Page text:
Rebrand: Does equity release need to go back to square one?

Stuart Wilson discusses the pros and cons of a rebrand for equity release in light of recent commentary from the Financial Conduct Authority...

You wouldn’t expect the Financial Conduct Authority (FCA) to have a view on the equity release ‘brand’ or its central role in turning off potential customers, but that’s exactly what the regulator did talk about at its recent mortgage conference.

There have been some rumblings within the equity release sector in recent months about the negative perceptions of ‘equity release’ and it appears this has now become a concern of the regulator.

It’s obvious to see why there might be some deliberations around equity release because, let’s be honest, we need to get to a point quickly where those who are ‘cash poor/asset rich‘ are able to take advantage of their properties and use them to fund their retirement living.

At present, at least according to Christopher Woolard, director of strategy and competition at the FCA, part of what might be holding individuals back from accessing this equity is the negative associations they have with equity release.

‘Dirty word’

Indeed, Woolard went so far as to say that ‘equity release’ became a dirty word some time ago and however hard we as an industry might clean, that dirt won’t come off.

Woolard suggested this general ‘dirtiness’ may not only have put potential customers off but also (rather importantly) providers and, if the industry is going to come up with a satisfactory solution to funding our ageing population, then a rebrand might well be required.

Which all sounds well and good but will it really make a jot of difference?

Firstly, he may certainly have a point around the tarnished reputation and the industry’s ability to keep it clean.

I’m sure that if you surveyed a group of pensioners, a number would say they knew what equity release is. However, dig that little bit deeper and I’d also suggest that a more negative view would be revealed, probably because of various headlines but also perhaps a case of ‘Chinese whispers’ among their peer group.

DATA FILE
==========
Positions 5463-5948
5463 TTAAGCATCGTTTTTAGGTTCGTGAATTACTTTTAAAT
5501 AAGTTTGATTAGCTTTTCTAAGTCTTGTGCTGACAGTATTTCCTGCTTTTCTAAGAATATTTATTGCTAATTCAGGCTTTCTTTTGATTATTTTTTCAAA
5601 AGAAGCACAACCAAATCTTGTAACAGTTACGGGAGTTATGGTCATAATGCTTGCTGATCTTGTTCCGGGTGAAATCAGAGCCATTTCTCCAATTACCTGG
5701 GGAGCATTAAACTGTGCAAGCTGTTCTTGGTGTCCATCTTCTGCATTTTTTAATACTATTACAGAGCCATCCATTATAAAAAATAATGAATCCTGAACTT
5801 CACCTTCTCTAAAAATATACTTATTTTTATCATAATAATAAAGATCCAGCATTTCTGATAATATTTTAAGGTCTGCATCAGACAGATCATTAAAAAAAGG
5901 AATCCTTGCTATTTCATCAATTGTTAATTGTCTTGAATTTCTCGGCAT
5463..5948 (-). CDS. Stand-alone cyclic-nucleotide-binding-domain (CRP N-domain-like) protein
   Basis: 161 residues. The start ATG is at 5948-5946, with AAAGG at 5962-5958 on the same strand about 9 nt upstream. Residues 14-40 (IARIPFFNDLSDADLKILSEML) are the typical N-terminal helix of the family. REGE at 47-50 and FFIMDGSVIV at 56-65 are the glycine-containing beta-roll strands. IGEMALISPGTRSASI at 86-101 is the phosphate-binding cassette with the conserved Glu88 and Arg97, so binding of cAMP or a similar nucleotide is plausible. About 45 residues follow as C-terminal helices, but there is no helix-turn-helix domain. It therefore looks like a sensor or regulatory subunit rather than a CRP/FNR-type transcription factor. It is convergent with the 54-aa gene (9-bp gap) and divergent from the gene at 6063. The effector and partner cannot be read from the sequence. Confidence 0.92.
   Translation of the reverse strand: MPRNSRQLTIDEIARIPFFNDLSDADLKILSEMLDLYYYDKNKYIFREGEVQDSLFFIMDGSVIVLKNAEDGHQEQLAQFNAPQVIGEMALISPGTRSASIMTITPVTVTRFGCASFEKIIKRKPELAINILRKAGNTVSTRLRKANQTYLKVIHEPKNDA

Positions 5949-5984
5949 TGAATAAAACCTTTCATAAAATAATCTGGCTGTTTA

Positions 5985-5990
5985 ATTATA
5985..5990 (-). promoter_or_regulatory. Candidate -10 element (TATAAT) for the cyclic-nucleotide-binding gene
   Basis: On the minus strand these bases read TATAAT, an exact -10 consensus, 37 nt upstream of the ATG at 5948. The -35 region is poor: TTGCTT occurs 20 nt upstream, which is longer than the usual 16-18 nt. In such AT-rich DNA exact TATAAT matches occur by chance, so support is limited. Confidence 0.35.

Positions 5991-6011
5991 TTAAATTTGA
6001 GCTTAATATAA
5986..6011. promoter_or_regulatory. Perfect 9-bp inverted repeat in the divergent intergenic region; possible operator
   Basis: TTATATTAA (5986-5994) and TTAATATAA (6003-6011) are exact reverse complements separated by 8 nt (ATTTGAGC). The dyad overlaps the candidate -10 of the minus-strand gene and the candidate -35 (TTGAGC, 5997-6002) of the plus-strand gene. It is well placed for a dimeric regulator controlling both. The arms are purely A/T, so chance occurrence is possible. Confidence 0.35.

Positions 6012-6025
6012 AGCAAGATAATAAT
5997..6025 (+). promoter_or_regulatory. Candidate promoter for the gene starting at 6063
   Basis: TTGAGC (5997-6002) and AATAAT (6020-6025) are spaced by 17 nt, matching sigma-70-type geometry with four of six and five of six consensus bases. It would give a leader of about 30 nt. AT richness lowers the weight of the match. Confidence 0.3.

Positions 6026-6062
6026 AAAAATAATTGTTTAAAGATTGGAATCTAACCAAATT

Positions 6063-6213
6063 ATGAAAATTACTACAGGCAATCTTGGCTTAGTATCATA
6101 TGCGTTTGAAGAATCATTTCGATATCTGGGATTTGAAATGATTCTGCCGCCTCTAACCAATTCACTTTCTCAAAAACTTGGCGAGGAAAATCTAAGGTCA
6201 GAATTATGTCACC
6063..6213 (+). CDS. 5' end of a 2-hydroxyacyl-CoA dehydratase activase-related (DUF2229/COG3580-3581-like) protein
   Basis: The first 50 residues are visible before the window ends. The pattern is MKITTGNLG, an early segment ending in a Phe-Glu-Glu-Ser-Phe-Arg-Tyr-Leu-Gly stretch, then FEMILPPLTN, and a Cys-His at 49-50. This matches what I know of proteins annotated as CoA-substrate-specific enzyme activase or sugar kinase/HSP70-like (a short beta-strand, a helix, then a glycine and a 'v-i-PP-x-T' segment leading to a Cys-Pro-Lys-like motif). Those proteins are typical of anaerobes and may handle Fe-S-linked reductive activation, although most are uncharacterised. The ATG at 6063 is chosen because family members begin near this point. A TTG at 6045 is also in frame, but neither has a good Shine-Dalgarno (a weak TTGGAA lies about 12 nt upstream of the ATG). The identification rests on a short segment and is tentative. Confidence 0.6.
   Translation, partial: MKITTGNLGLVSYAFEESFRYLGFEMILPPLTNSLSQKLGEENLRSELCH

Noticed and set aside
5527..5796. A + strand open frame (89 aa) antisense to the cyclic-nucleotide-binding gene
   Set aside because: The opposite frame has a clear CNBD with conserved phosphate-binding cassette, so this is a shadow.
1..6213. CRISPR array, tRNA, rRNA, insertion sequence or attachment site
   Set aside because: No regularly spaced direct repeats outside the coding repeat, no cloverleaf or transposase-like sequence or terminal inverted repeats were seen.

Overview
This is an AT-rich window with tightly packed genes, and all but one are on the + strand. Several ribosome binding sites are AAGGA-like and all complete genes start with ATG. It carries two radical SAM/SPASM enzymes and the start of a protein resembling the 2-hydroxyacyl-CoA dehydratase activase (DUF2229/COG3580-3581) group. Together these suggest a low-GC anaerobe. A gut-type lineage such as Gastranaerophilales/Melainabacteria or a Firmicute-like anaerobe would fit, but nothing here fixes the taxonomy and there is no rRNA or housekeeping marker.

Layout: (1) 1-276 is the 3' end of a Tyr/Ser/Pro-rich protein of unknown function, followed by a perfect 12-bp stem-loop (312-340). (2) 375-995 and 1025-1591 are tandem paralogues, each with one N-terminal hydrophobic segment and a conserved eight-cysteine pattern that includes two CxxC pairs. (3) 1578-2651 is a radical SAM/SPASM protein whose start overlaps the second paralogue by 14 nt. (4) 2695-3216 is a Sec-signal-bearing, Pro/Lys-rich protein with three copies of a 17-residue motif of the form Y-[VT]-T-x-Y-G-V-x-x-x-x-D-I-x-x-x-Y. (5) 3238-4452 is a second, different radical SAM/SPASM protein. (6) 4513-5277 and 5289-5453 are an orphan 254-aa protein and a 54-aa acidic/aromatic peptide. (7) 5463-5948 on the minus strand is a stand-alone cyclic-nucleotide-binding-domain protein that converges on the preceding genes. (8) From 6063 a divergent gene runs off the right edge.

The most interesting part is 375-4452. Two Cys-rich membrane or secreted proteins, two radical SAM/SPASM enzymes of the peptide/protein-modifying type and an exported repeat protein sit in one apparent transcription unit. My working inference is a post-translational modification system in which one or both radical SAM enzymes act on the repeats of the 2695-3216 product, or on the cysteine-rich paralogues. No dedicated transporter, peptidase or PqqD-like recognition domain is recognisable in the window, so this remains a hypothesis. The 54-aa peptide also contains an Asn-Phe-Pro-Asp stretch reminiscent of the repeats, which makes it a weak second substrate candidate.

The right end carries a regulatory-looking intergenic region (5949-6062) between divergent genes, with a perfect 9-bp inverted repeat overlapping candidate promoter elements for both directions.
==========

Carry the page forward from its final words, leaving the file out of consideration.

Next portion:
However, would a rebrand actually hit the mark?

I have visions of pint-sized pop star Prince changing his name to that squiggle only to then be known as ‘TAFKAP’ – the artist formerly known as Prince. With a rebranded equity release product, we’d probably have to call it, ‘the product formerly known as equity release’.

Whatever it was named, there would need to be a re-evaluation of the product and what we were actually offering.

Square one?

This would mean going back to stage one when it comes to marketing and ‘selling’ the product in a positive light.

Firstly, this falls upon advisers – given that we now sell the majority of cases – which would mean we need to look very closely at our own marketing skills. How could these be tested?

Well, perhaps we could look at our own doorstep – is the adviser known in their area as the go-to expert on raising money in retirement? This would give you some idea about the quality of your marketing performance.

Secondly, there are extremely pertinent reasons why equity release might have a bad reputation and that’s because in the past there has been bad practice, there has been a lack of training, there has been poor quality advice and market/sector knowledge.

A poor reputation does not simply appear out of thin air – SHIP, in particular, did a sterling job in the early years, however, in more recent times, there have been a large number of issues raised by the press, consumerist lobby, etc and we have to admit that not all of them were unfounded.

So, yes, a rebrand, a new name, a new focus may give the industry a chance to wipe some of the slate clean, however, the markings from recent history will still be there.

And therefore a new brand may be what is required but it also has to be coupled with much more – that means rising standards, excellence across the board, and the motivation and ability to build equity release into a much more mainstream offering.

One that is part of the holistic advice process for everyone who is either in or reaching retirement and who wants to know what their available options are and how they might be able to access them.

Get on board

Interestingly, this requires a considerable buy-in from advisers and may well require a sizeable attitude and behaviour shift as well.

For instance, we are running four development events this autumn; out of 4,000 members, 90% have not booked to attend. Can we assume they are at the top of their game, with fully booked-up diaries, unable to spare the time to share and develop their professional understanding and sales skills?

Do they simply have no time to write any more equity release business and, therefore, don’t require such events?

Perhaps not, and you would, therefore, question whether a rebrand would help these advisers at all -in the end change has to come from all parties. If nothing else were to change, a rebrand of name alone would provide a short-term superficial benefit at most.

Stuart Wilson is managing partner at Later Life Academy

[su_note note_color=”#d2d2d2″ radius=”0″]

Further reading: Can equity release help solve the long-term care funding crisis?

[/su_note]